tiffany's pct journal

Oregon Section F: Highway 35 (Barlow Pass) to Highway 242 (McKenzie Pass).

Days: 36 - 40.
Dates: August 8 - 12.
Trail mileage: 560.9 - 669.4.
Distance: 108.5 miles.

With our water situation, we were spoiled rotten in Washington. I think I carried at most a liter of water at any given point except for a few spots (for reference, I tend to drink a liter every 5 miles or so).

view from trail
Oregon was definitely feeling a little flatter

Oli was ahead of everyone, and had sent a message through our group chat (oh right, we were also getting cell reception pretty often these days) that he had come across some trail magic where a guy had a ton of gummy bears and Dr. Pepper. I reached the road where he had come across the trail magic and there wasn't anyone there, so I knew I had missed it.

foggy view

Well, the next day, I ran into this guy on another road! (I recognized him as the same guy because he had a lot of Dr. Pepper.) Turns out he was driving around bringing trail magic to hikers over several days, and I was happy to indulge in some gummy bears.

trail magic
So much trail magic!

I camped alone most days, but I was seeing NOBOs all over the place now! I was also running into trail magic everywhere. After hiking through Washington, which was relatively quiet, both in hikers and trail-adjacent people (like trail angels), it was kind of overwhelming.

One of the things about Oregon I was really excited for was Crater Lake, and that was coming up. First, though, was Little Crater Lake. It was about a quarter of a mile off-trail, and it had some of the most clear water I had seen so far. It just got me even more excited to see the real deal.

Little Crater Lake
Little Crater Lake was insanely clear

Like I said, I camped alone often. That night, I camped out next to some power lines. It was raining so I heard the rain hitting the buzzing power lines all night. I was also possibly camped next to a pasture, because something kept mooing.

view from trail
It was starting to cool down, definitely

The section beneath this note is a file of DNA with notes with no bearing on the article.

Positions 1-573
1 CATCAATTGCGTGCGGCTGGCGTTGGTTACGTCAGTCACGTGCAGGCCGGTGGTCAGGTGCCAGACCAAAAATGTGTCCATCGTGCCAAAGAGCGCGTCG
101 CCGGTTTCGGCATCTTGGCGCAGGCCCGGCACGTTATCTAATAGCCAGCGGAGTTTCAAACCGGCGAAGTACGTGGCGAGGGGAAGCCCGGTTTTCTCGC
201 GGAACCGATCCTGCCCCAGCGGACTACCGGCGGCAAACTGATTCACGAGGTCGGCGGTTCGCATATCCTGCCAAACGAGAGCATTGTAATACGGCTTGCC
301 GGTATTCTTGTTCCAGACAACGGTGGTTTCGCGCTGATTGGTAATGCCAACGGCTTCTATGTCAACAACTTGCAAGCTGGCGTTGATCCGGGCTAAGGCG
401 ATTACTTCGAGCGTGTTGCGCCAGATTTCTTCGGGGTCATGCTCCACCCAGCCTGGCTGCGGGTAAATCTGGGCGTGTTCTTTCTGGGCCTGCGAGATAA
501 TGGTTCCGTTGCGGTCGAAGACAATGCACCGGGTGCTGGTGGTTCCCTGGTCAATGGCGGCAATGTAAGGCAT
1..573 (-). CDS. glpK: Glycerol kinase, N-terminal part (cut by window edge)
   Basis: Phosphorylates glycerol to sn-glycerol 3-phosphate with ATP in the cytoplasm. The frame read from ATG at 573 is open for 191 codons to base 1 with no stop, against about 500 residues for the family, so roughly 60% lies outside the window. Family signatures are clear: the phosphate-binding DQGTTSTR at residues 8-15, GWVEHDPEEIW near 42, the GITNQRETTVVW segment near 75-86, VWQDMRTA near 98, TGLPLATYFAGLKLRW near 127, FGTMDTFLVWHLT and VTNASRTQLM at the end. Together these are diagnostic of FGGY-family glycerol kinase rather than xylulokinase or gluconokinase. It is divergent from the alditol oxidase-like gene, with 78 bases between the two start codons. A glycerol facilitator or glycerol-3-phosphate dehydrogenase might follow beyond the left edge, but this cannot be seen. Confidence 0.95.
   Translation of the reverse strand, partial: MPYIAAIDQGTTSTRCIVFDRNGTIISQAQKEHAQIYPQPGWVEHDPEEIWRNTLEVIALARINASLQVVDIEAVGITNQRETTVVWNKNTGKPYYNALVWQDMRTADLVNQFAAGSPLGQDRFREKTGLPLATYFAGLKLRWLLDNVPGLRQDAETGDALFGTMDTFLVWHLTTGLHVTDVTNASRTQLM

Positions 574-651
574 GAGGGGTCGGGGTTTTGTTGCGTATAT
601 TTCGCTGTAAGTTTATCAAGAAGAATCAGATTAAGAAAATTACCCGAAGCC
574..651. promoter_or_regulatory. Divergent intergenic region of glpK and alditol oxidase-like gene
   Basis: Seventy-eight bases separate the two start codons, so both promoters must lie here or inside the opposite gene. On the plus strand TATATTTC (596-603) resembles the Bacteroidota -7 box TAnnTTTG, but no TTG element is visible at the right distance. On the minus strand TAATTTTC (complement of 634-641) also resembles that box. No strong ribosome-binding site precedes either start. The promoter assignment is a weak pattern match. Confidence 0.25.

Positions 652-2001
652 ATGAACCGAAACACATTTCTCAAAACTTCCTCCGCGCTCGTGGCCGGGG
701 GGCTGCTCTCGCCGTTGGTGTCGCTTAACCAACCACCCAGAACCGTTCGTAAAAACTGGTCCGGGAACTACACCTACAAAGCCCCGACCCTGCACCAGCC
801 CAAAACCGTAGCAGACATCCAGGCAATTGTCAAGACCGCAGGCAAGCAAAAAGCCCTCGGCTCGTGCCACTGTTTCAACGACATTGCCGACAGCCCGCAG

The next day, I got to Olallie Lake Resort, which had a small general store, a dock, and a campground. It was a tough day of hiking, and I was feeling a little beaten, so I decided to stop by, since it was only 1/10 of a mile off the trail. It was a really good decision; I felt a lot better after a cold drink and snack.

Olallie Lake
Hearing thunder from Olallie Lake Resort

The weather was getting more grim, though, and I started hearing thunder in the distance. Because I was further from camp than I thought I was, I got caught in the rain, and everything got soaked. I ended up cold and wet in my tent that night.

The next morning, I passed by about a dozen NOBO hikers within the first mile of my hike telling me to get ready for some epic trail magic at the end of that mile. I had grand plans to pull my longest day of 28 miles, but did you say trail magic? Forget that idea.

trail magic
SO much trail magic!

I ended up staying for 3 hours. When I got there, it started raining again, and they had set up these large tarps so we could sit under them. They even had a portable fire pit! The trail angels were making egg sandwiches with English muffins. I had 4. And they had puppies to play and cuddle with.

fog at a lake
The weather was not convincing me it was time to leave the trail magic

I got to hang out with some pretty cool people, including a guy from France, Val, who I kept running into. We all kept saying we ought to get going, but then it would start raining again, and our collective motivation would disappear. I finally left around lunch, and only ended up getting in 19 and a half miles.

Something else kind of fun that happened this section: we hit the 2000-mile point for NOBOs. That meant only 2000 miles left for us! (No, but seriously, I couldn't believe I had walked over 600 miles!)

NOBO 2000 mile marker
Only 2000 miles left to walk

I reached Big Lake Youth Camp the next day, which had one of the coolest hiker spaces I'd seen. They had a hiker hut with outlets everywhere, WiFi, free laundry and showers (with towels for us to use!), a microwave, and a massive hiker box in the corner. They accepted our resupply boxes. They let us camp right next to the water nearby for free. They truly were angels for us thru-hikers.

tents in the fog
Got up early from camp to get to Big Lake Youth Camp earlier

The camp is incredibly kind, and they feed thru-hikers home-cooked meals while we're there for free. The camp was shut down the couple days after we got there, so we happened to get the last warm meal they were serving for a few days. It was pizza, but they had vegan pizza without cheese. Yay!

hiker hut at Big Lake Youth Camp
The hiker hut at Big Lake Youth Camp

I was also really happy because I got to see other hikers I knew again. I met Blue again, the guy who was doing the portrait project I met in Stehekin. Tyce also caught up, and I got to see him again! We didn't know this then, but it would be the last time we'd see each other on the trail. I also met another hiker named Waist Deep, who, like many other hikers I met far north on the trail, I'd not see for a long time but with whom our paths would cross again later.

I absolutely loved Big Lake Youth Camp. There wasn't a store, no restaurants, nothing to do but hang out with other hikers, and it was so much fun. I knew there was no way I would be leaving early in the morning. I was enjoying myself too much.

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